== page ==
It’s easy to anticipate that Molotov cocktails made of glass containers can scatter fragments into the human body that would evade or complicate detection by X-ray. Those that use accelerants or substances to enhance explosive effects would undoubtedly do so if used against or in proximity to exposed persons. Yet in most cases, the “primary effect” of the Molotov cocktail is to ignite or burn its target rather than to damage or injure by fragments. Secondary effects, especially the shrapnel-like effects of weapon casings, as opposed to fillings or shrapnel itself, are generally not understood to be relevant to the CCW Protocol I ban. For instance, the U.S. Department of Defense Law of War Manual asserts the ban does not apply to “the casing, detonator, or timing mechanism, [that] may be made of nonmetallic parts or other substances that are not detectable by X-rays in order to reduce weight, manufacturing cost, etc.” (para. 6.11.1).
It’s also worth noting that the Assembly of State Parties to the 1998 Rome Statute of the International Criminal Court (Rome Statute) recently adopted an amendment to incorporate the ban on non-detectable fragments into the Court’s war crimes provisions applicable to both international and non-international armed conflicts. But to date, neither Ukraine nor Russia has ratified that amendment.
Applied to the current conflict, a Molotov cocktail purposely built and used primarily to injure persons by undetectable fragments, as opposed to burns, would undoubtedly be unlawful under CCW Protocol I. However, most Molotov cocktails, it seems, would not. For example, a standard Molotov cocktail used to ignite a vehicle would clearly not implicate the fragments ban because its primary effect would be to burn the vehicle. Similarly, a Molotov cocktail that incidentally produced shrapnel wounds would not be banned.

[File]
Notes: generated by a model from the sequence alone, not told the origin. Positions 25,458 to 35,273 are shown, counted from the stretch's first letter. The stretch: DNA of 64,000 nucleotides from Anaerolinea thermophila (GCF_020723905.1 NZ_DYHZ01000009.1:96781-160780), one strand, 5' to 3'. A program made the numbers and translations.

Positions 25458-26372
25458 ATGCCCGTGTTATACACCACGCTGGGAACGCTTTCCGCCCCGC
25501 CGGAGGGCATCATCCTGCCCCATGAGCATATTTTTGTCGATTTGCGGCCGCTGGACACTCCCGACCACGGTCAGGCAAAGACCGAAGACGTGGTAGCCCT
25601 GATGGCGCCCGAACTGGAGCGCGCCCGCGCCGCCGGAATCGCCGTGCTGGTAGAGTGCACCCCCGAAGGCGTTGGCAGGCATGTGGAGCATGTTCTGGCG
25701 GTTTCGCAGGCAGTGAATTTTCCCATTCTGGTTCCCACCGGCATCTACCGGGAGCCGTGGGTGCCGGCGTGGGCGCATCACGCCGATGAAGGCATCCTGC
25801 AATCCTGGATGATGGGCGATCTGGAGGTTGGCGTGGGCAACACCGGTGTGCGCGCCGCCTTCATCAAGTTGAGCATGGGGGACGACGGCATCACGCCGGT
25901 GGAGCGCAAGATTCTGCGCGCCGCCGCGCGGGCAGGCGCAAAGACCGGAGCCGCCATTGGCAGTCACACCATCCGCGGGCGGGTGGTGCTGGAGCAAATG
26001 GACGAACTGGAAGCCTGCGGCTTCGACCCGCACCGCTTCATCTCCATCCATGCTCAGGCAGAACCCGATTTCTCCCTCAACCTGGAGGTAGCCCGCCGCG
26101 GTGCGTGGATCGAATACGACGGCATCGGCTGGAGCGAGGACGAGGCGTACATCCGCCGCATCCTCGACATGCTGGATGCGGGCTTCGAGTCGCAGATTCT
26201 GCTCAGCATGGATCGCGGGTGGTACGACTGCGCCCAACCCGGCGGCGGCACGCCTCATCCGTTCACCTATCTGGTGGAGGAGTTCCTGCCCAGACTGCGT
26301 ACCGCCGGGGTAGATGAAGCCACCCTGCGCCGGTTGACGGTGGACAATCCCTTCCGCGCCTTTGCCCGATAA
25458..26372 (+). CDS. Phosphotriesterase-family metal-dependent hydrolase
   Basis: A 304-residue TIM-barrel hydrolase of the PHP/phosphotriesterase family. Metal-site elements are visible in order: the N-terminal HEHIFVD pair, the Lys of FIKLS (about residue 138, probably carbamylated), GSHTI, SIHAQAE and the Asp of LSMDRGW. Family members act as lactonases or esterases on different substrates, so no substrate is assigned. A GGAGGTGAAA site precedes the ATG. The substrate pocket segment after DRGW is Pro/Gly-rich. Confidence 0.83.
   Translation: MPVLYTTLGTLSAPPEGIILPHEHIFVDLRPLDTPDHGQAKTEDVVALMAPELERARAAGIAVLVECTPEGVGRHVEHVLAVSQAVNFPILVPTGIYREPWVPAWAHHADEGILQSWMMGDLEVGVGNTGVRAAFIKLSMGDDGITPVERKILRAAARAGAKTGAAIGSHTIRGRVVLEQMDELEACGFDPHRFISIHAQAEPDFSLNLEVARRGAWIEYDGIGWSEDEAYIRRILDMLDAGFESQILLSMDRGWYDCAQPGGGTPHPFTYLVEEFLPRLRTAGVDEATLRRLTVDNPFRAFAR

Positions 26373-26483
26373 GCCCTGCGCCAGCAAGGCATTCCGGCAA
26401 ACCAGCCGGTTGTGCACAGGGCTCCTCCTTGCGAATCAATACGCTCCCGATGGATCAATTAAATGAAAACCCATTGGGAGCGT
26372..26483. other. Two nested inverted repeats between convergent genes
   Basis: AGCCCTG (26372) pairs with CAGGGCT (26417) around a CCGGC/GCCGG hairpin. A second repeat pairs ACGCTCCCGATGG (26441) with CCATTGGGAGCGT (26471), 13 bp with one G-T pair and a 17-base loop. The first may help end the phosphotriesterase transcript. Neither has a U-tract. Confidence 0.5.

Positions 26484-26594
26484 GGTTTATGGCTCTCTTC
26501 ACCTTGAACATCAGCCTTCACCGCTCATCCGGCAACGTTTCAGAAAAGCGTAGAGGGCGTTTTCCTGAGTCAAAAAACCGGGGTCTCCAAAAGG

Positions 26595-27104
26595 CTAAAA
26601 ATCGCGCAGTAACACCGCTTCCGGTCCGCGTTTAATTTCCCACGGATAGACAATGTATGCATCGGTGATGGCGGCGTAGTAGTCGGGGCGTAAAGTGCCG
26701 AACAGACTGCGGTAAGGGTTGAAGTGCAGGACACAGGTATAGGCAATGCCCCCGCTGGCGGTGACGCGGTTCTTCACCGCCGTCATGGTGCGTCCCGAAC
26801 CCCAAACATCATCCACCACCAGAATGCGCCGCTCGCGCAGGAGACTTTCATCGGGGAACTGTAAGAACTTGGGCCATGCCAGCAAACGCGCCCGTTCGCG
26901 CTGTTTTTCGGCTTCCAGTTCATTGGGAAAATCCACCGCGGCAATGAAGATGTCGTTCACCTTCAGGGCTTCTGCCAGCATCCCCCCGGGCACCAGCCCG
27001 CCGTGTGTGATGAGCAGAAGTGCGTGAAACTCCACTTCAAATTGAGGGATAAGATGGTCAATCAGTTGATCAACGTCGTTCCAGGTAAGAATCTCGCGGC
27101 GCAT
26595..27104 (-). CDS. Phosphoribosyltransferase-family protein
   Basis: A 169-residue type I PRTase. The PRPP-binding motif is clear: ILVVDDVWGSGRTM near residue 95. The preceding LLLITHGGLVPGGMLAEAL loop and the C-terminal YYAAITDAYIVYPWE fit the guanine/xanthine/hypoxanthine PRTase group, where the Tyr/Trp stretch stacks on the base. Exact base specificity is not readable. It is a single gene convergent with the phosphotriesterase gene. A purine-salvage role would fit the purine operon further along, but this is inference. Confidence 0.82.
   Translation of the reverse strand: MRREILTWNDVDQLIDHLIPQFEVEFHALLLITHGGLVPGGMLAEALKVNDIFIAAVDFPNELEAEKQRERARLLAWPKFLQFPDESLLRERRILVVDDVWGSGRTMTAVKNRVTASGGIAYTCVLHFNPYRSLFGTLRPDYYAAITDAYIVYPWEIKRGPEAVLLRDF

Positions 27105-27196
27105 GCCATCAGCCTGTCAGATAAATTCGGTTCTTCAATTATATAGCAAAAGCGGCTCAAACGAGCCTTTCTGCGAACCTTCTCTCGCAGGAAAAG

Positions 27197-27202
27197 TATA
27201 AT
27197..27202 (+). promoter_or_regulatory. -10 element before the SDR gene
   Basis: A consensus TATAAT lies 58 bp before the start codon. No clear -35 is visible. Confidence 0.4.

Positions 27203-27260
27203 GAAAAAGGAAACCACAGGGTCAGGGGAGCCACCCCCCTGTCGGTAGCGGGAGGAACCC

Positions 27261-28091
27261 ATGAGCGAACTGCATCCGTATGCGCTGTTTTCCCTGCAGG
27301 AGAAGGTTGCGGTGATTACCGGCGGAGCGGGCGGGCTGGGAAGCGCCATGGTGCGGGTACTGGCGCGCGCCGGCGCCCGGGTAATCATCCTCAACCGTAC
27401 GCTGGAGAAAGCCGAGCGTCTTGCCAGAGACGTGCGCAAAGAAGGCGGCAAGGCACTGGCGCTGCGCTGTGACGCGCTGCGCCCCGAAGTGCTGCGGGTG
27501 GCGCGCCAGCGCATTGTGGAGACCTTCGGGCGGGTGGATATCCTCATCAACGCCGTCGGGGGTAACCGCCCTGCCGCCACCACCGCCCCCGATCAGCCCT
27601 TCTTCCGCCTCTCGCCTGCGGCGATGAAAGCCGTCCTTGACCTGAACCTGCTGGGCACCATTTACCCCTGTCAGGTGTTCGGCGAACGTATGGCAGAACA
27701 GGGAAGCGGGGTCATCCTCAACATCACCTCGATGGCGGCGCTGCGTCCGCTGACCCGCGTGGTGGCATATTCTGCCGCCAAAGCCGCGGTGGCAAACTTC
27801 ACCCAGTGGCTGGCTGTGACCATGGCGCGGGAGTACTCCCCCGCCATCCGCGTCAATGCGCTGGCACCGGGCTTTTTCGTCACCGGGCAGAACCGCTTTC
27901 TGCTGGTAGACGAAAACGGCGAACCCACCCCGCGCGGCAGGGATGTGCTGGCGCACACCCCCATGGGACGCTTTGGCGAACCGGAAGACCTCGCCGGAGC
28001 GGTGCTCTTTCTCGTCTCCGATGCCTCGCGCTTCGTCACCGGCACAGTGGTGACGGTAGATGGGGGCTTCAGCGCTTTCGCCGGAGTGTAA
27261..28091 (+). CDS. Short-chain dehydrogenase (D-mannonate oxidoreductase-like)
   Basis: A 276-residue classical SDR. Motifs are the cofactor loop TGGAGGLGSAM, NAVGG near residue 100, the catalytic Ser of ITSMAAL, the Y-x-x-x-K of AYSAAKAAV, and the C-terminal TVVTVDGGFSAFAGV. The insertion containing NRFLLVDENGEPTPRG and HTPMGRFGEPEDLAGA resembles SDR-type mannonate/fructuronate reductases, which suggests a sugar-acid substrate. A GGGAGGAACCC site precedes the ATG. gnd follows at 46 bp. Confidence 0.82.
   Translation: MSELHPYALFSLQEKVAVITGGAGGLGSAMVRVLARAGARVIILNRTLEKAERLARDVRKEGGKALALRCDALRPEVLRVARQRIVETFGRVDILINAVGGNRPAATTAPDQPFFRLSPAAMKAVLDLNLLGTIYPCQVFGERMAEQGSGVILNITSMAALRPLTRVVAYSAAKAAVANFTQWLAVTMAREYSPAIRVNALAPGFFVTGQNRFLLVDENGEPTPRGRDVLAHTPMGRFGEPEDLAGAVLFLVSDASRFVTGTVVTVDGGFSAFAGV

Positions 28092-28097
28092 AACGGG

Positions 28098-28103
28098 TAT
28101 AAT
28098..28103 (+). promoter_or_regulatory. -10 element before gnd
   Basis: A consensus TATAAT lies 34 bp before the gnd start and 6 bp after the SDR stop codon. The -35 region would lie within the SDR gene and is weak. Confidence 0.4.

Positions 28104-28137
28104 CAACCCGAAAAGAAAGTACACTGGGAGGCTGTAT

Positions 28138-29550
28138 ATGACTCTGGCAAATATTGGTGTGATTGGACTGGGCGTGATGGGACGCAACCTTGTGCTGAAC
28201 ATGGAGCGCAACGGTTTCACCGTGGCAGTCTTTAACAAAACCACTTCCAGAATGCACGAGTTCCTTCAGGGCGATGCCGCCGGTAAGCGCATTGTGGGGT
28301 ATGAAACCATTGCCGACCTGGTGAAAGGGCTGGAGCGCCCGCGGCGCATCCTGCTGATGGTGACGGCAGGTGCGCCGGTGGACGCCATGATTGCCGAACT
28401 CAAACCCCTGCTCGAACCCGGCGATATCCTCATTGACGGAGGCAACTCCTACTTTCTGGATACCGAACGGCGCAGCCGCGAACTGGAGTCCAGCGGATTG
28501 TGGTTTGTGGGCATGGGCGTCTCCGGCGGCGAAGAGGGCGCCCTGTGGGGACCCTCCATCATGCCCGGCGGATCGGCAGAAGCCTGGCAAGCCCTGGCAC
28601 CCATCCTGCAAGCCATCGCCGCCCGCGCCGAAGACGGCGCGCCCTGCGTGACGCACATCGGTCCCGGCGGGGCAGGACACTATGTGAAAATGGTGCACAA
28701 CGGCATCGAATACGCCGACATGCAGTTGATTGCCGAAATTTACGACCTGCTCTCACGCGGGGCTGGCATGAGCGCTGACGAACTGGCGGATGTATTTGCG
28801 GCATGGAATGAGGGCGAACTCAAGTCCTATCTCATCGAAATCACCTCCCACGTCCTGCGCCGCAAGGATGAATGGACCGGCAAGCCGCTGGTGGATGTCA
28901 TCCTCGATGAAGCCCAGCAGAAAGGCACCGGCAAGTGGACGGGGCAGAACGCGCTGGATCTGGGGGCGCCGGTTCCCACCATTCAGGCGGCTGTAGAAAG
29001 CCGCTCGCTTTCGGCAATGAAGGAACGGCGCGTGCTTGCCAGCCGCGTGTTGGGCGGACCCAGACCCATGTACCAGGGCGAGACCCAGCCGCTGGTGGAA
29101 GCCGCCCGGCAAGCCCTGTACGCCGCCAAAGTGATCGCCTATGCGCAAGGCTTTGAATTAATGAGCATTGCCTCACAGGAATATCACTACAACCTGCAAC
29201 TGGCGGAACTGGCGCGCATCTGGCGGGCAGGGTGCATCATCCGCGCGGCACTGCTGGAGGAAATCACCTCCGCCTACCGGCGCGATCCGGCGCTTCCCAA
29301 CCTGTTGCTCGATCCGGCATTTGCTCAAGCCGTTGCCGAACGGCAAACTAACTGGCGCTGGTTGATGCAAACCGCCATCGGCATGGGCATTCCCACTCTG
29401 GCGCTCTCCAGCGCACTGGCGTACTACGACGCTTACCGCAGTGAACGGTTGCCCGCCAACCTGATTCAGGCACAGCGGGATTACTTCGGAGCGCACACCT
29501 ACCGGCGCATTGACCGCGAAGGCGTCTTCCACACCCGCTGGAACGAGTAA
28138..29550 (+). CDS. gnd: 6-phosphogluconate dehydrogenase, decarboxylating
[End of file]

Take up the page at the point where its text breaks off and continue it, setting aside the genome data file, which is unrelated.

Because the primary effect of most Molotov cocktails is incendiary rather than fragmentary, the 1980 Convention on Certain Conventional Weapons Protocol on Use of Incendiary Weapons (CCW Protocol III) is worth considering. Most Molotov cocktails appear to qualify as incendiary weapons under CCW Protocol III. Article 1(1) defines incendiary weapons as “any weapon or munition which is primarily designed to set fire to objects or to cause burn injury to persons through the action of flame, heat, or a combination thereof, produced by a chemical reaction of a substance delivered on the target.” While the Article’s list of definitional examples does not name Molotov cocktails, it includes “other containers of incendiary substances” which clearly covers them.
CCW Protocol III does not ban incendiaries entirely. It merely regulates their use. Article 2(2) provides, “It is prohibited in all circumstances to make any military objective within a concentration of civilians the object of attack by air-delivered incendiary weapons.” The reference to air-delivery applies to incendiary munitions dropped from aircraft. Although frequently thrown, Molotov cocktails are not likely considered to be air delivered for purposes of that article.
Meanwhile, Article 2(3) addresses incendiaries delivered otherwise. It prohibits their use against military objectives, except when clearly separated from “concentrations of civilians.” That last phrase refers to “any concentration … be it permanent or temporary, such as in inhabited parts of cities, or inhabited towns or villages, or as in camps or columns of refugees or evacuees, or groups of nomads.” Article 2(3) also requires that all feasible precautions be taken to protect civilian objects from the effects of their use.
Thus, use of a Molotov cocktail against an isolated tank would clearly be lawful under CCW Protocol III. But use against a vehicle moving among or accompanied by civilians, such as a mixed convoy, would likely be prohibited. As noted by West Point’s Modern Warfare Institute, incendiary weapons offer unique military advantages in urban warfare. The Institute notes that incendiaries “can penetrate small openings and fill fortified positions with both fire and smoke.” Flame weapons have historically been used in urban environments to clear rooms or bunkers. And military commanders have recently expressed an operational need to field them (at minute 29:20). Yet their use would be unlawful if civilians are known to be present nearby. For example, a Molotov cocktail used against a building or bunker located where civilians remain and are intermingled would violate CCW Protocol III regardless of its otherwise proportionate or discriminate character. On the other hand, were the building or bunker in an abandoned, deserted, or uninhabited urban area, the CCW Protocol I rule would not be applicable.